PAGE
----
The day started with Carl Edwards in his Subway Ford Fusion on the pole for the Subway Fresh Fit 500. It ended with a driver snapping his 66 race winless streak.
[media-credit name=”Phoenix International Raceway” align=”alignright” width=”273″][/media-credit]In between, there was a whole lot of action that will have everyone talking about Phoenix for a while to come. The seventh annual spring event had a new qualifying record and record number of lead changes (28 among 12 drivers). But while there was no helmet throwing or punches exchanged on pit road, there were wrecks and harsh words.
For Phoenix it was the best way they could go out, not permanently, but with the last race on the current pavement and configuration. When NASCAR returns later this year for the fall event – and a Sprint Cup Series Chase race – the track will be completely different and provide a new challenge.
A challenge on Sunday was for the driver of the No. 18 Combos Toyota, Kyle Busch. After dominating and winning the Camping World Truck Series race on Friday night, then spanking the competition on Saturday in the Nationwide race, Busch was looking for his second ever – as well as NASCAR’s – three wins in a weekend.
While he came up short to Jeff Gordon, who won for the first time since Texas in April of 2009, Busch still had an eventful day. On lap 59 Busch was shoved out of the groove while racing Ryan Newman. Carl Edwards wasn’t too far behind and got alongside Busch.
In a split second Busch swung to the left, trying to get back in line, but in doing so made contact with Edwards. At first it looked like Busch had swung intentionally towards Edwards, but later apologized and said he lost control.
“I got a little bit loose,” said Busch.
“When I caught it, I just kind of steered down to try to get down underneath or back in behind the 39 car and I never even looked in my mirror. I was just watching out in front of me. The spotter didn’t even have time to react and say anything; Carl was there. I just turned down right across him.”
The polesitter and favorite for the day was sent to the garage. As Edwards’ team repaired the damage, many waited in anticipation of whether he would retaliate against the younger Busch brother.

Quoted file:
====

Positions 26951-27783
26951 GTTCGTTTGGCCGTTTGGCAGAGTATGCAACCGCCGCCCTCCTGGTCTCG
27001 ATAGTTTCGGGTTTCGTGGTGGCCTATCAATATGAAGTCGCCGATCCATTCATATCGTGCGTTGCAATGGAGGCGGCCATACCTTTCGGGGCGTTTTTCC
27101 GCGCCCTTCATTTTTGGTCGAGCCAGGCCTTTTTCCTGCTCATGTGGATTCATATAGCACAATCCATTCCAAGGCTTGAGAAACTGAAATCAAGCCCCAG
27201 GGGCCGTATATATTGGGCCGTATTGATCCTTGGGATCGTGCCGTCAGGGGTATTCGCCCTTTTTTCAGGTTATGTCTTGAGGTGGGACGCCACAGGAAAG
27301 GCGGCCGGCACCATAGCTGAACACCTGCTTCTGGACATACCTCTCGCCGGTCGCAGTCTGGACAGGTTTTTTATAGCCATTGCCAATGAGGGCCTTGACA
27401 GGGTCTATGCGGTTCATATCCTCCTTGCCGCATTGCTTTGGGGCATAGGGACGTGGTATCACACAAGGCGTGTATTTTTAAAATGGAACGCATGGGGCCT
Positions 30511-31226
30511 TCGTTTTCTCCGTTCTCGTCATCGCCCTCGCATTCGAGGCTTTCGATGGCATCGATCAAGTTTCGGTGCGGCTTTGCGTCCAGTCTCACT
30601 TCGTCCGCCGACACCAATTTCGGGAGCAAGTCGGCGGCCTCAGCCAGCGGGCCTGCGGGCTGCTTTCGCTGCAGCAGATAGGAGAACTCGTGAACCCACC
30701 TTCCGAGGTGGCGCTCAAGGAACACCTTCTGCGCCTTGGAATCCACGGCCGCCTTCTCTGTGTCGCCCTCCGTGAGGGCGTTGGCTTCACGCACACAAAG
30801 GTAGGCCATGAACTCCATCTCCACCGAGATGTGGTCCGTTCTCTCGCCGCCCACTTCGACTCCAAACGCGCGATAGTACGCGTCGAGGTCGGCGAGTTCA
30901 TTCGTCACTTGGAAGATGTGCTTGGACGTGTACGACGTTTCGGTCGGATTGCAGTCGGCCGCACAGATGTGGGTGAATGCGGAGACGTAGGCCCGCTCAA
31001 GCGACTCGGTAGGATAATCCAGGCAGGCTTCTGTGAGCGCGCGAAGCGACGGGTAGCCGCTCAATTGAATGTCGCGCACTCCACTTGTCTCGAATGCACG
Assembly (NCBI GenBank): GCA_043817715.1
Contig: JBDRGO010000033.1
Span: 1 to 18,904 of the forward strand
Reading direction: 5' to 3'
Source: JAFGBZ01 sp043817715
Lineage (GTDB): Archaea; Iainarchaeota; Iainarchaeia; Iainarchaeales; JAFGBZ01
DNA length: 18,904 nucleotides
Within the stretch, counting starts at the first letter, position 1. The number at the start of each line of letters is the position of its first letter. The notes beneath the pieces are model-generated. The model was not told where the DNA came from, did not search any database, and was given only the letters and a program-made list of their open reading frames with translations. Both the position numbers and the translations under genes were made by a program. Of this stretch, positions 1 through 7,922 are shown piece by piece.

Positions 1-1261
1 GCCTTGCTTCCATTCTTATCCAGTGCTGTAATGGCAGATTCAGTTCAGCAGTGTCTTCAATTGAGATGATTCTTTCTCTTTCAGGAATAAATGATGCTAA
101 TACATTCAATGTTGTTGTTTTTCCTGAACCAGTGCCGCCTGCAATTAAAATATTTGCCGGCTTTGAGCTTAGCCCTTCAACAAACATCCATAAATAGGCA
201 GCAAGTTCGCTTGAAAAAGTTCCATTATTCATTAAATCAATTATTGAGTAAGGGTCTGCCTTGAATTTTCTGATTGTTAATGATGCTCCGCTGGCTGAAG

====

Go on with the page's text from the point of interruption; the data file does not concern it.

He didn’t; however, he did make the rest of the day a long one for Busch. Whenever the two were around each other he made sure to race him a little bit harder than normal.
“He was mad, for sure and he was frustrated, definitely,” Busch said.
“You can see that entirely out there the whole rest of the race; any time I got within five car lengths of his rear bumper he would start checking up early, getting into the corners and slowing down and getting more space between me and the other guys. Finally after about 20 laps of that, he let me go. It was weird. He just — he was playing. You know, it didn’t cost me anything at the end of the day so, it didn’t hurt anything on our side, you know, but again, from what happened with us yesterday and how we raced each other, I thought that was great. And I made a mistake today. I’ve admitted that, time over again and again.”
If that wasn’t enough to get fans riled up just eight laps later Phoenix tried to do its best Daytona and Talladega impersonation.
Coming off turn two Matt Kenseth and Brian Vickers were racing hard and made slight contact. It could have been what cut Vickers’ left rear tire and soon he was spinning in front of the field. When the dust cleared 13 cars were destroyed and headed for an early exist.
Clint Bowyer was visibly angry, saying it was embarrassing to race out there like that. Some others said it was too early in the race to be racing that hard and pushing the issue. The highs and lows of the sport were already making an appearance in race No. 2.
Then, there was Vickers, the man who was at the front of it all. According to him, Kenseth just flat out ran him over and he didn’t appreciate it.
“Matt wrecked us,” said Vickers.
“He just door-slammed me in the middle of the corner in what, 75 lap or 67 laps into a race. It’s going to back to him.”
A door slam it was not. The two did make contact but nothing more than a rub. But it was enough to get Vickers out of shape. He too returned to the race but appeared to stay away from Kenseth’s No. 17.
It was boys have at it all in rare form on Sunday.
After Gordon took the checkered flag and made his way to victory lane, bulldozers were already moving onto the frontstretch to start tearing up the pavement. After Gordon finished all his obligatory media interviews he made his way out and climbed aboard one and did his own digging.
NASCAR says the project should take between five and six months. The track will be repaved for the first time in 20 years and the dogleg will be stretched out and the banking will be added onto.
Kurt Busch, a past Phoenix winner, said on Friday that he feels it was smart of NASCAR to shake up the Chase. Other drivers have taken the stance of some of the fans in being that they aren’t in favor of the project and say that Phoenix should be left alone.
After Sunday’s race there can only be hope that the new Phoenix will be like the old.